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The Agency for the Legal Deposit Libraries
The Agency for the Legal Deposit Libraries (ALDL) requests and receives copies of publications for distribution to five major libraries.
It is maintained by five legal deposit libraries and ensures that they receive legal deposit copies of British and Irish publications.
The agency must request copies on behalf of the five libraries within 12 months of the date of publication. On receiving such a request from the agency, a publisher must supply a copy for each of the requesting libraries under the terms of the Legal Deposit Libraries Act 2003 (UK) and the Copyright and Related Rights Act 2000 (Ireland).
Moving the agency to Edinburgh
The previous ALDL operation was supported by Cambridge University and operated from leased premises in central London. The agency outgrew this accommodation, and there was no room for flexibility or capacity for expansion.
The National Library of Scotland (NLS) has now taken over ownership and management of the agency on behalf of the five legal deposit libraries. Since 2 March 2009, the agency has been operating within the NLS Causewayside Building in Edinburgh.
Legal deposit libraries involved in the agency
The five libraries involved in the operation of the Agency for the Legal Deposit Libraries are:
- Bodleian Libraries of the University of Oxford
- Cambridge University Library
- National Library of Scotland
- Library of Trinity College, Dublin
- National Library of Wales.
These five libraries have the right to request materials from publishers in terms of legal deposit legislation.
The British Library is also a legal deposit library, but has an automatic right to receive legal deposit materials.
What 'legal deposit' means
Legal deposit is the act of depositing published material in designated libraries. Publishers and distributors in the United Kingdom and in Ireland have a legal obligation to deposit published material in the six legal deposit libraries. These collectively maintain the national published archive of the British Isles.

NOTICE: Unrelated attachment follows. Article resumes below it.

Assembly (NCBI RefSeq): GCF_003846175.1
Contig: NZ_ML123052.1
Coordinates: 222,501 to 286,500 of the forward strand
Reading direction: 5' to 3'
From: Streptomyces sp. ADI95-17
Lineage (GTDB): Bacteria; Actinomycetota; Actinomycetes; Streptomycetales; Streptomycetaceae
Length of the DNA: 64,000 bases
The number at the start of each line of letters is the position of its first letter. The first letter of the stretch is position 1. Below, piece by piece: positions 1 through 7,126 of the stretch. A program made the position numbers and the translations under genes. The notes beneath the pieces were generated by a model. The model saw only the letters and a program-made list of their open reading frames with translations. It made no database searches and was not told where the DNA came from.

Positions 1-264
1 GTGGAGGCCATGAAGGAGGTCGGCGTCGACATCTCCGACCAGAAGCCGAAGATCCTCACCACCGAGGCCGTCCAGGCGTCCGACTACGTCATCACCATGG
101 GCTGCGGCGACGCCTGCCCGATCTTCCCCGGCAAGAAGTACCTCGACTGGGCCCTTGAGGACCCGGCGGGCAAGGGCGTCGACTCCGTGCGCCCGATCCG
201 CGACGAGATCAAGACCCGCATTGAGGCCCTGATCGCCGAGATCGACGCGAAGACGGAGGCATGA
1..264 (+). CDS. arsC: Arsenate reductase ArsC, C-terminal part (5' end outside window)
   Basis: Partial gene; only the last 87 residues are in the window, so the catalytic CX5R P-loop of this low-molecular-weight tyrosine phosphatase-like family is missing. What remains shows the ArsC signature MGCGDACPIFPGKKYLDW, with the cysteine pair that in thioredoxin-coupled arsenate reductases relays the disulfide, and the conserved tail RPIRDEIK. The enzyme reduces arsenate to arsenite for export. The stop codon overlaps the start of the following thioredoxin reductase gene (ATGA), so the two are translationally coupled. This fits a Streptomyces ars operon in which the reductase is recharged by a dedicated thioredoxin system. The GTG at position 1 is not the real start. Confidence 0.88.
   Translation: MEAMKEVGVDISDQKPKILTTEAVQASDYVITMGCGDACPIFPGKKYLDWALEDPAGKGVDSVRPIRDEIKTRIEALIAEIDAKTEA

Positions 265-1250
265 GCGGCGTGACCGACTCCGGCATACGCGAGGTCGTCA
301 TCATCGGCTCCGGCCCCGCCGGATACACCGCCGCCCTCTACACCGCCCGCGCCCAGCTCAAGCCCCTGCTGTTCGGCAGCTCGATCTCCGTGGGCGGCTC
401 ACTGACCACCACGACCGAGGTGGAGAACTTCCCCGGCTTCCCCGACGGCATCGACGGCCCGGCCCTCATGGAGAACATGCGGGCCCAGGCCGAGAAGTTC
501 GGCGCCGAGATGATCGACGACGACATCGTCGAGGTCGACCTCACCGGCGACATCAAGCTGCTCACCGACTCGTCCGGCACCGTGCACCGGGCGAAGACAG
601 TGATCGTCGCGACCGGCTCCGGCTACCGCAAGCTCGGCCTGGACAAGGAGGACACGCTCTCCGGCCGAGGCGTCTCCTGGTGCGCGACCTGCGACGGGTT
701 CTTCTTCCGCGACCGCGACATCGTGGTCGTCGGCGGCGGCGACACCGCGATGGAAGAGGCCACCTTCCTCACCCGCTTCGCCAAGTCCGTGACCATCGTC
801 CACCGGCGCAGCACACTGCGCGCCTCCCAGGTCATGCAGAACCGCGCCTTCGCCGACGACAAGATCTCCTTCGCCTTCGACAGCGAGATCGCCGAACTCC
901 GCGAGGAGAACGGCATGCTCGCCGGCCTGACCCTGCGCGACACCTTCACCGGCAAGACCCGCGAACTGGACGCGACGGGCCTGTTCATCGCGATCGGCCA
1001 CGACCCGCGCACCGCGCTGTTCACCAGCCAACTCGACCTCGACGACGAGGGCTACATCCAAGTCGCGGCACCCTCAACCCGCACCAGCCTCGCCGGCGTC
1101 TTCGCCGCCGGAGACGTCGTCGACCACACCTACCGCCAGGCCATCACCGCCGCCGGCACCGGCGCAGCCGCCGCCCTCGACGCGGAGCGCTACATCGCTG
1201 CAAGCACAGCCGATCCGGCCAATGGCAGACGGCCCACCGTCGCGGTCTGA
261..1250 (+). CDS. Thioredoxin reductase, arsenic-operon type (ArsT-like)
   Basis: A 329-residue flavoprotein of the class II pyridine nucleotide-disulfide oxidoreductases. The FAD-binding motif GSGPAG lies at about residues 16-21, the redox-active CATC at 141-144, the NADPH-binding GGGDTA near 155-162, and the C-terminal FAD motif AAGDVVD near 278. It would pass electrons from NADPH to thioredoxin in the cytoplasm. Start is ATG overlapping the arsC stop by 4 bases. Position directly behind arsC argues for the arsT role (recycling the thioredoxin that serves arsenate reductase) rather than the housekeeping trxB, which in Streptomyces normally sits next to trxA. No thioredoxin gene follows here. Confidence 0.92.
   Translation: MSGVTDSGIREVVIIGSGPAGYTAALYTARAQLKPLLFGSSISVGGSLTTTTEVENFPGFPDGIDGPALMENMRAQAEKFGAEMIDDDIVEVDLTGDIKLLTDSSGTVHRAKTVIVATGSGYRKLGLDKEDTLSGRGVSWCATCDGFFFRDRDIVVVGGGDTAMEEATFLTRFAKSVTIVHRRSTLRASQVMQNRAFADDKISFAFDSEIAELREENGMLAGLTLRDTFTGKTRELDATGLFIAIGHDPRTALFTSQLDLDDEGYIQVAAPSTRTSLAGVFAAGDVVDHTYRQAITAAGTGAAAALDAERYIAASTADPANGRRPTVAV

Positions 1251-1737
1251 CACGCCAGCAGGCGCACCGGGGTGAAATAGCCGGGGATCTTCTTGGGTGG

The principle of legal deposit has been well established for nearly four centuries and has great advantages for authors and publishers.
Publications deposited with the legal deposit libraries:
- Are available to the libraries' registered users
- Are preserved for the benefit of future generations
- Become part of the national heritage.
Publishers' legal obligation
Publishers are obliged to send one copy of each of their publications to the British Library, free of charge, within one month of the date of publication. The other five libraries have the right to request the deposit of publications, free of charge, within a year of the date of publication. In practice many publishers deposit their publications with all six libraries without waiting for a claim to be made.
UK and Irish legislation
The Legal Deposit Libraries Act 2003 (UK) and the Copyright and Related Rights Act 2000 (Ireland) make it obligatory for publishers and distributors in the United Kingdom and Ireland to deposit their publications.
On 6 April 2013, the Legal Deposit Libraries (Non-Print Works) Regulations 2013 came into force, extending legal deposit to include electronic publications.
Scottish charity number: SC348650